How to Spring Clean Your Mind

Start early as this is no place to be
after dark. And start small. Too large a task,
tackling the whole convoluted chaos
of 100 trillion synapses grown
dusty, tangled, clogged will overwhelm
and defeat the best intentions. Pick one
narrow fold of your cerebellum, say,
and marie kondo it until it gleams
with joy (or something like). Practice the art
of folding and re-folding. Know that neat-
ness clarifies. Practice forgetfulness,
discarding, purging. Take out an old en-
velope that’s lost its letter, the bills
already paid, receipts, and all the pens
but two and say goodbye. Take next the keys
of uncertain origin and lock. Toss
them and don’t look back. Feel it? A lightness
and balance coming back. An easy flow.
Do it. Just tidy one corner, one drawer,
one fold at a time. A little each day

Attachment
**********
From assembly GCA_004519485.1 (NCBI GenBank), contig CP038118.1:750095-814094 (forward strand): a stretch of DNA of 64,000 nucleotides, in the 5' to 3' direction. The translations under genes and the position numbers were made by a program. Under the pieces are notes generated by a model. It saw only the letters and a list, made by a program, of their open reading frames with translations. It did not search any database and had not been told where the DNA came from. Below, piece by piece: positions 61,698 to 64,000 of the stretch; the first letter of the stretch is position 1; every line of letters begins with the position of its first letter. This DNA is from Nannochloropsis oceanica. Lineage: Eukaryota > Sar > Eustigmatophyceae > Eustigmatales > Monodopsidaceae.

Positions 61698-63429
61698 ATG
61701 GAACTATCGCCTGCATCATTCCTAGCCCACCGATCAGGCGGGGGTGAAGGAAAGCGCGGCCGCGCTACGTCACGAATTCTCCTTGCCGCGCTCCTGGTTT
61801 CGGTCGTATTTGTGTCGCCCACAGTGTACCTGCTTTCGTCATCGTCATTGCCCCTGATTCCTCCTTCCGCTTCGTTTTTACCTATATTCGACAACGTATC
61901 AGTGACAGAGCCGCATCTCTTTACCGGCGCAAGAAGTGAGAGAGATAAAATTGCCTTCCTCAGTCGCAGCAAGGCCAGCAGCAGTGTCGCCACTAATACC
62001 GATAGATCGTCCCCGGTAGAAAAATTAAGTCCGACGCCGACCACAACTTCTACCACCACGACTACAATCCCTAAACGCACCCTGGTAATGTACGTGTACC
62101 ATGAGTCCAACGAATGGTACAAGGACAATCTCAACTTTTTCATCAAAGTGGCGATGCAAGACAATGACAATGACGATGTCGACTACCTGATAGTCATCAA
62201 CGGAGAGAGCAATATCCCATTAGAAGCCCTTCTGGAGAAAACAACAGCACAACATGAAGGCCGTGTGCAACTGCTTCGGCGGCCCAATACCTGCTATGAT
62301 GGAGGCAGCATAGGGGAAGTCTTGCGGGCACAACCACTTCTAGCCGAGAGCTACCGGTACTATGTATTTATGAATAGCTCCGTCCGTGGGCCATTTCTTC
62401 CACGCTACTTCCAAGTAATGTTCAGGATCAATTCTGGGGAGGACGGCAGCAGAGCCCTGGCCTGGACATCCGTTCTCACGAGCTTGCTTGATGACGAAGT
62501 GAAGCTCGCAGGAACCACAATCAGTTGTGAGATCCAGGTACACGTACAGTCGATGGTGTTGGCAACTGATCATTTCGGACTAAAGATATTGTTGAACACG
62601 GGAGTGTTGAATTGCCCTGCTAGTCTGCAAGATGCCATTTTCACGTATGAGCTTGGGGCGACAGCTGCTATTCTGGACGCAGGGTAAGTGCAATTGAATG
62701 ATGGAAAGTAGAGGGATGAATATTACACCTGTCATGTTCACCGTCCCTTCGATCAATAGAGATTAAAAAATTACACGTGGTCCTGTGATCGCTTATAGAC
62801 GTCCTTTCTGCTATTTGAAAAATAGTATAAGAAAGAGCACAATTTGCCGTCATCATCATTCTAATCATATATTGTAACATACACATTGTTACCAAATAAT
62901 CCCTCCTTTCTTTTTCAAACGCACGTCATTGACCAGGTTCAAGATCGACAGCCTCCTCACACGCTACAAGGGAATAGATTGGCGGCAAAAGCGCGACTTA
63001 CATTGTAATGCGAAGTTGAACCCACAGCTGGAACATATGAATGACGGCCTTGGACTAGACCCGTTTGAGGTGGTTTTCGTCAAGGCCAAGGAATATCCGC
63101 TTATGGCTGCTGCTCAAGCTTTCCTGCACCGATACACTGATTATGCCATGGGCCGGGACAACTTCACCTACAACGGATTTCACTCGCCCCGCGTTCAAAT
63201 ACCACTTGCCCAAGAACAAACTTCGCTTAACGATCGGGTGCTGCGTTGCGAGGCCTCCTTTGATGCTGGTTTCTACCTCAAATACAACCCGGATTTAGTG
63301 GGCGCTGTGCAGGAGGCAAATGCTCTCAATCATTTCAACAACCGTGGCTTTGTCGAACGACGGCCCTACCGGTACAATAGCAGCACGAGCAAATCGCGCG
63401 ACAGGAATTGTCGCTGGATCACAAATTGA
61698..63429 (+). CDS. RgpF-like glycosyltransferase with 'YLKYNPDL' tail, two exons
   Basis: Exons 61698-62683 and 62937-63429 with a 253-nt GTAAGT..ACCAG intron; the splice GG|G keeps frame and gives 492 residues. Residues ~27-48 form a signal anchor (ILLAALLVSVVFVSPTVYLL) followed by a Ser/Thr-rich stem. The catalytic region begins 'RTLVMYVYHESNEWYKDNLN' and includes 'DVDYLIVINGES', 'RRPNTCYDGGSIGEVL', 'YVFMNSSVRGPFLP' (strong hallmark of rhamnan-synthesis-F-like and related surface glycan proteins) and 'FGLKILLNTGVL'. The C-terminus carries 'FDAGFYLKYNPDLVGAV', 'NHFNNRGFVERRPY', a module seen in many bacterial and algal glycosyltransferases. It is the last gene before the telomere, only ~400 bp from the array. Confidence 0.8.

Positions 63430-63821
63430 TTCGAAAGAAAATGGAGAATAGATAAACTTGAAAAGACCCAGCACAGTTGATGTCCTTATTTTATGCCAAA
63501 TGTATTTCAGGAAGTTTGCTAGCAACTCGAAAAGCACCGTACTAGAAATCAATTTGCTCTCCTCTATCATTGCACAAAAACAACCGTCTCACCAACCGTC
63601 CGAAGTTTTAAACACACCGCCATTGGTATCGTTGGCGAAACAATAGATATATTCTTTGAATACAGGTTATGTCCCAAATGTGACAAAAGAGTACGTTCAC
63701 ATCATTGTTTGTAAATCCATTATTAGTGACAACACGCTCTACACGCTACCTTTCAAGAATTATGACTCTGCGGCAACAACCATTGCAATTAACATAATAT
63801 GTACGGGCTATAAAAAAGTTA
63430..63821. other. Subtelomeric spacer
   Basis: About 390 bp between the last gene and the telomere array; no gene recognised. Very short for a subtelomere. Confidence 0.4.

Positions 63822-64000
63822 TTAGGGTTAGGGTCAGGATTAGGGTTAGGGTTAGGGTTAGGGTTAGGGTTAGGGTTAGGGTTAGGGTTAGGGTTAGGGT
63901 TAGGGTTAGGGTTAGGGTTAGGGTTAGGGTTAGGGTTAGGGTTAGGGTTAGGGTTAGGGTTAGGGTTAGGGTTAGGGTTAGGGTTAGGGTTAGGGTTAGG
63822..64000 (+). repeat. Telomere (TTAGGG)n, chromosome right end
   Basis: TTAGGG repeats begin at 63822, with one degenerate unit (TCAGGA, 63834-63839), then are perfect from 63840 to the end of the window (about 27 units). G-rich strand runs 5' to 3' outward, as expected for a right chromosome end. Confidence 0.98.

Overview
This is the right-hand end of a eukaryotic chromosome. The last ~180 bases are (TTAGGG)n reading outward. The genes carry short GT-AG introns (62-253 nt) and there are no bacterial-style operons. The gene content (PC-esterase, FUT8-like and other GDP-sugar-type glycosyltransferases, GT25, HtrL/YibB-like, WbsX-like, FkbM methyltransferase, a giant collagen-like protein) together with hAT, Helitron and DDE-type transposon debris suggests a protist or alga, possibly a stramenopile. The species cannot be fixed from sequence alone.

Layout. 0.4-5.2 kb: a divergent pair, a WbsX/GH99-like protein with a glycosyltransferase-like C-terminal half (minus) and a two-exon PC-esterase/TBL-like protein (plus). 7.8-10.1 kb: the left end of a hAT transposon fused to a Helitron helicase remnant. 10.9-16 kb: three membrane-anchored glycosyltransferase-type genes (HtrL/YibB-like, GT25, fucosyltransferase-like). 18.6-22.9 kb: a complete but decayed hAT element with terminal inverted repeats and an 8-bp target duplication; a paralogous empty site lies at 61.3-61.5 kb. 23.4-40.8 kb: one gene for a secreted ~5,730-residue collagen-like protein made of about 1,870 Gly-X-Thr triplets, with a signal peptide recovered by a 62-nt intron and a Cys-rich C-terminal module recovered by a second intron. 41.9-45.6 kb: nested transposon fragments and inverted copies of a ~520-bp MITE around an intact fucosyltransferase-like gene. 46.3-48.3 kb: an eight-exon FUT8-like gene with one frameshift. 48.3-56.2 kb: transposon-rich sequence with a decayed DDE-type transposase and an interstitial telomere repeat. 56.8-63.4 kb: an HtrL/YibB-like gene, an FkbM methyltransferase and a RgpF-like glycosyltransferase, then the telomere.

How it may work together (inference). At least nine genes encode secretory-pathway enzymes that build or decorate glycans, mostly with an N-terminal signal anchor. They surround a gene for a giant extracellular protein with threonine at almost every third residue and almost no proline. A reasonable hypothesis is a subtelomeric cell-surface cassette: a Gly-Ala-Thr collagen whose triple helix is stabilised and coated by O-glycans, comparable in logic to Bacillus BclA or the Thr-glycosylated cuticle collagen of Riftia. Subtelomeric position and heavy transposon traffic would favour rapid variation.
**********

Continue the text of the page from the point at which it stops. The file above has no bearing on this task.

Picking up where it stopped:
and soon the whole cerebral cortex glows
with order, every neuron optimized.

Cecil Morris

About the poet: Cecil Morris is a retired high school English teacher, sometime photographer, and casual walker. He spends a fair amount of his newly abundant free time reading poetry and trying to write what he formerly taught students to read and, he hopes, to enjoy. He and his indulgent partner, mother of their children, divide their time between the relatively arid Central Valley of California and the cooler coast of Oregon. He has poems appearing or forthcoming in The Ekphrastic Review, New Verse News, Rust + Moth, The Sugar House Review, Willawaw Journal, and elsewhere.